Let us consider how art asserts institutional power and ideology. During World War II,  the proliferation of anti-Fascist ideology coincided with the systemisation of coherent information and propaganda by the American Office of War Information in the 1930s and 1940s.[6] Leo Rosen wanted to illuminate the brutality and war crimes of the Axis powers–Nazi Germany, Fascist Italy and Imperial Japan–through his 1943 exhibition, “Nature of the Enemy.”[7] Rosen placed sculptures outside the Rockefeller Centre in New York reimagining America under Nazi rule, juxtaposing Fascist values as the antithesis of American values and norms.[8]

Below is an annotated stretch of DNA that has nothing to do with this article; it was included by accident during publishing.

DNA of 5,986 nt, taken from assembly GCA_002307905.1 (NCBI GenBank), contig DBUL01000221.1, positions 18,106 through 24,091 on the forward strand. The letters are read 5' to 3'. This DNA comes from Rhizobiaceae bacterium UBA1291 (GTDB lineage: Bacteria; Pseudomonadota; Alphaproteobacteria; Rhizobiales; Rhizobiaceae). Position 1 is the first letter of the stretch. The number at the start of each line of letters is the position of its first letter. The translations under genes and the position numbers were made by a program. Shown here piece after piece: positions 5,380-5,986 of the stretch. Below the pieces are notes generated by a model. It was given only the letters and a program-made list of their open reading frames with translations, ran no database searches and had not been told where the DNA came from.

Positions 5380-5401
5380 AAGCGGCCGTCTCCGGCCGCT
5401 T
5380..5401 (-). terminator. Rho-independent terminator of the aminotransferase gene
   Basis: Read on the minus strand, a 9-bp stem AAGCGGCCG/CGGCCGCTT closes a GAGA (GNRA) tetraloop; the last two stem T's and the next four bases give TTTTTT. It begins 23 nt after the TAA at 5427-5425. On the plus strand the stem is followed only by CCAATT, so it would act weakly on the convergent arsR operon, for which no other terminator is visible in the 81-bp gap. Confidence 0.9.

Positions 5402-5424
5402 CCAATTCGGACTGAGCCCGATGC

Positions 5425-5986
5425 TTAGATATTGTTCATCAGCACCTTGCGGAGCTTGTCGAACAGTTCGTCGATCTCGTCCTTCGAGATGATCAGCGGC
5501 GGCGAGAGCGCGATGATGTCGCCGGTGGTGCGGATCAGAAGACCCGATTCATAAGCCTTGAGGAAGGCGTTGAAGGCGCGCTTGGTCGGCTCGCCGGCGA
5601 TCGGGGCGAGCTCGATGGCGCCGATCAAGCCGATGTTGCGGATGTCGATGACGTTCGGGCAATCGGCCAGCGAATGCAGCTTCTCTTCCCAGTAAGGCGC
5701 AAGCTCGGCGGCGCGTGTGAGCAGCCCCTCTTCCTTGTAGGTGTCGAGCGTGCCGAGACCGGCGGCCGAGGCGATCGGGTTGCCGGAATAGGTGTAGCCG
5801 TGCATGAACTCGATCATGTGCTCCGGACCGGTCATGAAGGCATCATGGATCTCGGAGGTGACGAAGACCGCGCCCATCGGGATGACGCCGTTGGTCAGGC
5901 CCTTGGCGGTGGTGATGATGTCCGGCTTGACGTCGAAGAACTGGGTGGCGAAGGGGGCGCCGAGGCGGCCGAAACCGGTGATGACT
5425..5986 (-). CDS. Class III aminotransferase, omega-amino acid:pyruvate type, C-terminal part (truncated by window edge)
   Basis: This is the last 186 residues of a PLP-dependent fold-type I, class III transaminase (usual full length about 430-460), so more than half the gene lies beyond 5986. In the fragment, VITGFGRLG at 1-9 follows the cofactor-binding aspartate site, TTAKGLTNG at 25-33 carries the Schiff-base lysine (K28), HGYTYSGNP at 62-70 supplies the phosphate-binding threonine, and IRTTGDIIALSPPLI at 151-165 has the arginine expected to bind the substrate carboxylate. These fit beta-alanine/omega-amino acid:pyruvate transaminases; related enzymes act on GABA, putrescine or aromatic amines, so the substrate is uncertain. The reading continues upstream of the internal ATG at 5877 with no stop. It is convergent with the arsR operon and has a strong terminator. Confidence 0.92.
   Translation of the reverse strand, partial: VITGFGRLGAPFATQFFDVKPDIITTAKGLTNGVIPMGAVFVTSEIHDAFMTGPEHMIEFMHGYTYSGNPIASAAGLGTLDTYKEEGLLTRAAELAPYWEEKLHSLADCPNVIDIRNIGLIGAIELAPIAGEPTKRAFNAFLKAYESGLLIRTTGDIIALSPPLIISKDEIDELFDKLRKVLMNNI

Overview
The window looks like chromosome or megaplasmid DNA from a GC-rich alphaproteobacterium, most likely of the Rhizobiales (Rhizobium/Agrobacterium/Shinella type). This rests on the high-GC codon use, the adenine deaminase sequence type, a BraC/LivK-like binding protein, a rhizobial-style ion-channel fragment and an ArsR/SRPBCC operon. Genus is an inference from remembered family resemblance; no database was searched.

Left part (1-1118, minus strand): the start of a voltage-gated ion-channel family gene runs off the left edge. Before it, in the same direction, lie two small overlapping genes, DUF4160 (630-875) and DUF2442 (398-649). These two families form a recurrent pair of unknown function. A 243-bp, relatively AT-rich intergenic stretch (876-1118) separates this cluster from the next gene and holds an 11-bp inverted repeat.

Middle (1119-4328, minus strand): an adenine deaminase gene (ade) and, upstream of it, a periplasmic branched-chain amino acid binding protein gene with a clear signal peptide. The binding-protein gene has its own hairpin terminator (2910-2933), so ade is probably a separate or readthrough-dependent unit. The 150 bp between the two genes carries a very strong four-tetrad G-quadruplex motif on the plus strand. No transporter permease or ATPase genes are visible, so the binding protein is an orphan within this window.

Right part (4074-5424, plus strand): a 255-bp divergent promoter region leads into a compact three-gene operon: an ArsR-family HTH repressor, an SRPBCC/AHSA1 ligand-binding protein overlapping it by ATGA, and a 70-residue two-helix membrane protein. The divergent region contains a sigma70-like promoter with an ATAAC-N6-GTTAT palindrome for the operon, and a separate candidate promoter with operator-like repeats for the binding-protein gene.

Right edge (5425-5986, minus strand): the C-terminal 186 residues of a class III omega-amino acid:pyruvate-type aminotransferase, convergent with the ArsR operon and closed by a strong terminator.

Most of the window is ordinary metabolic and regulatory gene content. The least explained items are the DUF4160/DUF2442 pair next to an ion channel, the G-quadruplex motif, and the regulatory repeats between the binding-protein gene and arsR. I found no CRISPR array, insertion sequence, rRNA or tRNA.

This was an ironic display considering the systemic/systematic racism and prejudice which prevailed in the United States during this period. However, efforts made by the American government to diminish social and political antagonisms–race, gender, class, religion and ethnicity–by counterimaging Nazi diatribes against minority groups suited their democratic aspirations.[9] These efforts can be seen in posters like “United We Win” (1942) depicting a black soldier working alongside a white soldier to give the illusion of racial harmony with the image of the flag behind them acting as an assertion of patriotism.[10] Here art walks a fine line between propaganda and censorship.